WHY WE ARE PAYING HIGH PRICES FOR PREMIUM FUEL OVER REGULAR FUEL.
India as a country is famous for three things, including the Taj Mahal, Cricket and ‘Kitna deti hai’ question. Pull over on a red light in a nice car or motorbike and people won’t ask about the mods you’ve done on your car, but you’ll surely have to answer this question time and again, ‘Kitna deti hai?’ and we are proud of the fact that we as a country are capable of producing some of the highest fuel efficient cars and motorbikes, but that’s not solely because we wanted to make it our forte, but due to the fact that India is amongst one of the few countries that levy stupendous taxes on its fuel infrastructure. As a result, we have experienced an unbelievable hike in terms of fuel prices within the last few years.
Why is petrol so costly in India?
For you to understand why we end up paying so much against countries like USA, Russia or even Pakistan, where prices are nearly half of what we charged in India, you’ll have to go through the full tax break up on petroleum industry.
The basic crude oil is imported in India on its international price that varies slightly day by day. For 1 barrel of crude oil imported on 17th January, the government paid Rs 4,154 per barrel which comes out to be Rs 26.13 per ltr. After refining, the basic cost of fuel comes close to Rs 33.14 per ltr. On which government punches various taxes close to Rs 38.25 per ltr. Which, by the way, is even double than its actual cost in the first place.
In a city like Delhi, various quality of fuels are available starting from regular petrol, premium petrol (Speed or Extra Premium), RON 93 and RON 97. The last two are majorly used by high-performance cars and motorcycles while the first two are used for everyday cars and bikes.
How is regular fuel different from premium or extra premium?
The very basic difference in both the fuel lies in the mixture of hydrocarbons used to make it, also the variety of additives mixed in the fuel determines its quality, hence differentiating regular from premium fuel.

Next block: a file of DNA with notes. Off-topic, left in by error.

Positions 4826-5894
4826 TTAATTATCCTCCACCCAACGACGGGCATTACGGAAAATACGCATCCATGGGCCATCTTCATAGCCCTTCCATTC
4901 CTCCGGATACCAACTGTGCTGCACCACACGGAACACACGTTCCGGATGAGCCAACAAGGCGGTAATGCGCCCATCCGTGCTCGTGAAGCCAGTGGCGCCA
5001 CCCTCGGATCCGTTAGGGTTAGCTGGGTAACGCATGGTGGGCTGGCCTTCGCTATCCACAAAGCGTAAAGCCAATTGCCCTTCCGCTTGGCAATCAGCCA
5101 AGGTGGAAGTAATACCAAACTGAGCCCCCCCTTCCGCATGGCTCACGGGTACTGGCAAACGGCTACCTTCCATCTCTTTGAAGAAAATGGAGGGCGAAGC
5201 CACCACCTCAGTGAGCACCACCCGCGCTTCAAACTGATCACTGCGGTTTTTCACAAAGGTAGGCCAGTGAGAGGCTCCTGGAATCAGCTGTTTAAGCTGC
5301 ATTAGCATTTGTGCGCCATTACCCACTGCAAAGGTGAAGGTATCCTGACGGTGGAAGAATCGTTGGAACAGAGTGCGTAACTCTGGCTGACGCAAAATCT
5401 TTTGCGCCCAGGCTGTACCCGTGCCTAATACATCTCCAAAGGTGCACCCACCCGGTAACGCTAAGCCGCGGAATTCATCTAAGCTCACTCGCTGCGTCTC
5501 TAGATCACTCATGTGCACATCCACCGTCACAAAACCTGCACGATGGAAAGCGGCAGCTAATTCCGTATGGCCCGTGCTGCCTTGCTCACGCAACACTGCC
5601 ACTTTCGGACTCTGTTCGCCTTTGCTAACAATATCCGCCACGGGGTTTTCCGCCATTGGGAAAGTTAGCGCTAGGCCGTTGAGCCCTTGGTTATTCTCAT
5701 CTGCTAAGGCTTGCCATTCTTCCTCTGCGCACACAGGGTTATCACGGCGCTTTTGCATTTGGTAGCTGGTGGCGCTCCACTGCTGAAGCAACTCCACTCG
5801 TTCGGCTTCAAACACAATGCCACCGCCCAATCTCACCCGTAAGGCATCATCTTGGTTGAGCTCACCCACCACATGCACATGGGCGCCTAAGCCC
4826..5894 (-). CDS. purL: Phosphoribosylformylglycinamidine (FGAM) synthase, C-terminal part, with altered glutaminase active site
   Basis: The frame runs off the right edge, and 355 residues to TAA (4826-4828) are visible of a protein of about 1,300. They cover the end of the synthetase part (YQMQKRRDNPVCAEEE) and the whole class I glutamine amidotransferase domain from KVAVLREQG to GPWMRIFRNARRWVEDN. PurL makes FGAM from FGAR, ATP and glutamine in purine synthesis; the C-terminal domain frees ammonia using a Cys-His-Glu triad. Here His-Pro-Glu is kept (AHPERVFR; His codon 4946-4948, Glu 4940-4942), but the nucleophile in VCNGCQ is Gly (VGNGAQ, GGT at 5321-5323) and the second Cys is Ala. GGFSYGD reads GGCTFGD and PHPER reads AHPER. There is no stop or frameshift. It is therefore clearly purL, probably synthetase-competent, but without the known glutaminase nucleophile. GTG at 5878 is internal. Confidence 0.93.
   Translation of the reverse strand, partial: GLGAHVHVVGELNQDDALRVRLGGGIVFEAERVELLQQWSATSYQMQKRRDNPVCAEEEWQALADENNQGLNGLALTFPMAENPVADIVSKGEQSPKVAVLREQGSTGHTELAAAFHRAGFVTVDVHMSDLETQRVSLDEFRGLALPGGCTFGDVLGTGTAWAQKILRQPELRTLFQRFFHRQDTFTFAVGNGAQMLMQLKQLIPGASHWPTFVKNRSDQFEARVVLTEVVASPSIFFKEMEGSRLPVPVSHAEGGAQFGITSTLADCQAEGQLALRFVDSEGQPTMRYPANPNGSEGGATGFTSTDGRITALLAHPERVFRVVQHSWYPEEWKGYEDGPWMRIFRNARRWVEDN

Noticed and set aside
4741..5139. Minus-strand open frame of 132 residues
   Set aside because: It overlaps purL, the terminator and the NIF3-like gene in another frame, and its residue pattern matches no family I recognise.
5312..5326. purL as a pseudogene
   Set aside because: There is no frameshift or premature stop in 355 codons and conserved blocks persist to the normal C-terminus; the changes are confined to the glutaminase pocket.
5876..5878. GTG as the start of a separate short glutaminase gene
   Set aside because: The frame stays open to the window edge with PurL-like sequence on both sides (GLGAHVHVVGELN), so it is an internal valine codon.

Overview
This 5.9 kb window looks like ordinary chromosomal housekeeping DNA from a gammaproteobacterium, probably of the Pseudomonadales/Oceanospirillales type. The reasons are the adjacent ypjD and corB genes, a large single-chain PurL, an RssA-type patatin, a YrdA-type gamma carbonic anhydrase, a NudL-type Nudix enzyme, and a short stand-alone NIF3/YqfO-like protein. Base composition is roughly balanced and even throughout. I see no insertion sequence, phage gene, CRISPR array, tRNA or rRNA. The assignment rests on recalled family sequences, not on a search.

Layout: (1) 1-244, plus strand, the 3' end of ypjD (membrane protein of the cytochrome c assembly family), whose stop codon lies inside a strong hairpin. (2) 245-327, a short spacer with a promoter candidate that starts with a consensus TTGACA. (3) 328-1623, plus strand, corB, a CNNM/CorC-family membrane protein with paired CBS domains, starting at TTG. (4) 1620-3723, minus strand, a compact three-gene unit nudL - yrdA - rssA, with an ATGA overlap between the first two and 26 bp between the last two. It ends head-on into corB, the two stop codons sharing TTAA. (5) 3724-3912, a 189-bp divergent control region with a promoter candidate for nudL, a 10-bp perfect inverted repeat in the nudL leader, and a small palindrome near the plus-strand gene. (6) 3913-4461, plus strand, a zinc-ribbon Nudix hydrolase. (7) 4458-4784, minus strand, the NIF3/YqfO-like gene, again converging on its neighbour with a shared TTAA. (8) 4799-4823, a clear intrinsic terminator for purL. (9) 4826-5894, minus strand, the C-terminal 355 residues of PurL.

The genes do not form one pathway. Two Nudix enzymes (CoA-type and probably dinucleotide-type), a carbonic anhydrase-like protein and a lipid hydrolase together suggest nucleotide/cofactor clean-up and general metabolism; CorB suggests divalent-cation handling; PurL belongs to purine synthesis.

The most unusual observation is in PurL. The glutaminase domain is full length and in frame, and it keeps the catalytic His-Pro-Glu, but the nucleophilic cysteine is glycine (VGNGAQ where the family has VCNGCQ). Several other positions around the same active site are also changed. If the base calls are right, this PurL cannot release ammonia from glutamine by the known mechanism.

Petrol is generally made up of hydrocarbons (mainly paraffins, naphthenes and olefins) which comes as a product of reformer or catalytic cracker. In this process, crude oil, which is composed of big hydrocarbon molecules is broken up into tiny molecules. These are vaporized in presence of a powered catalyst. After petrol is extracted from crude oil, additives are added to upgrade the quality of the fuel in order to minimize the carbon build-up inside the engine. Also, better quality fuel improves combustion.
The key additive that determines a fuel’s quality or octane rating (RON) is ethanol. The use of ethanol as an additive boost’s RON rating of a fuel. Higher the RON rating of a fuel cleaner it is. The regular petrol in India irrespective of the brand has a RON rating of near about 89 and after it is mixed with additives, it becomes RON 91, or Speed, or Extra Premium.
Real life mileage test between regular and premium fuel:
Since both of these fuels are used extensively by common Indian commuter, we decided to bring out the theoretical discussion outside pages and test both the fuels side-by-side under similar driving conditions, driving the similar car, and doing almost similar distances. Our target was clear, we wanted practical mileage figures of both the fuels and how the car reacted to different fuels was, of course, an add-on result. The car we decided for the test was a Hyundai Creta 1.6 petrol Automatic.
And this is the result we got in his performance on the basis of mileage.